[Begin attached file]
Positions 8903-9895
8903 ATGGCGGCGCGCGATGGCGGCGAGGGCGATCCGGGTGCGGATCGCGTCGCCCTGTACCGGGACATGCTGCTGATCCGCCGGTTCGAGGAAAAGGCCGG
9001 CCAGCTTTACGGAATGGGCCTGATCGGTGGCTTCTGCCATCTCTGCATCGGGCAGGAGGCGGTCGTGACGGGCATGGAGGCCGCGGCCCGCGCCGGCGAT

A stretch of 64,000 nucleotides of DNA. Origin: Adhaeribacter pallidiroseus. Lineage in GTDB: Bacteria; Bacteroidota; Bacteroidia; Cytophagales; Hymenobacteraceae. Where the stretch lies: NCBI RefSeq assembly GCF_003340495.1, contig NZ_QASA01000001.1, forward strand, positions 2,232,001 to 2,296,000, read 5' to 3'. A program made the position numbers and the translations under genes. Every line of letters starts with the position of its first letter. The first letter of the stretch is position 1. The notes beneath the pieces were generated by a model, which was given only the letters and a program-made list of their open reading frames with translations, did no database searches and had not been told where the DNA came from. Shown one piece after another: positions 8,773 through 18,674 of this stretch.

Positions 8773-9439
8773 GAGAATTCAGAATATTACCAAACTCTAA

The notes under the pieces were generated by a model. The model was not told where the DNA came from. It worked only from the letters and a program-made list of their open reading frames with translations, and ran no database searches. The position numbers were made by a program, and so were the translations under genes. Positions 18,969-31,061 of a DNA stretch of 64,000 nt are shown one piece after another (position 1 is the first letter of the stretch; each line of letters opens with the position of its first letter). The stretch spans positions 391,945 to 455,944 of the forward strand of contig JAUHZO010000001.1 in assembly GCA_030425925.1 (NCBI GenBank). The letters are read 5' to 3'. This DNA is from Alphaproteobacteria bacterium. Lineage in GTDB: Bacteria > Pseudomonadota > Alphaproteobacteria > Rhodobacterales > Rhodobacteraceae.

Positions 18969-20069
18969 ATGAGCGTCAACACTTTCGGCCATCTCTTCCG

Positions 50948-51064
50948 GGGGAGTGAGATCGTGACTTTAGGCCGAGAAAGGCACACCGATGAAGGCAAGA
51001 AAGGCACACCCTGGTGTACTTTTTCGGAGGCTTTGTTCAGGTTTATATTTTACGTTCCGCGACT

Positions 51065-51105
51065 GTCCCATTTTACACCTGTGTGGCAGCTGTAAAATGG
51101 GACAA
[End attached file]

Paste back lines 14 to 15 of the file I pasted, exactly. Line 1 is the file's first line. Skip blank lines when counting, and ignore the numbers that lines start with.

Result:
51065 GTCCCATTTTACACCTGTGTGGCAGCTGTAAAATGG
51101 GACAA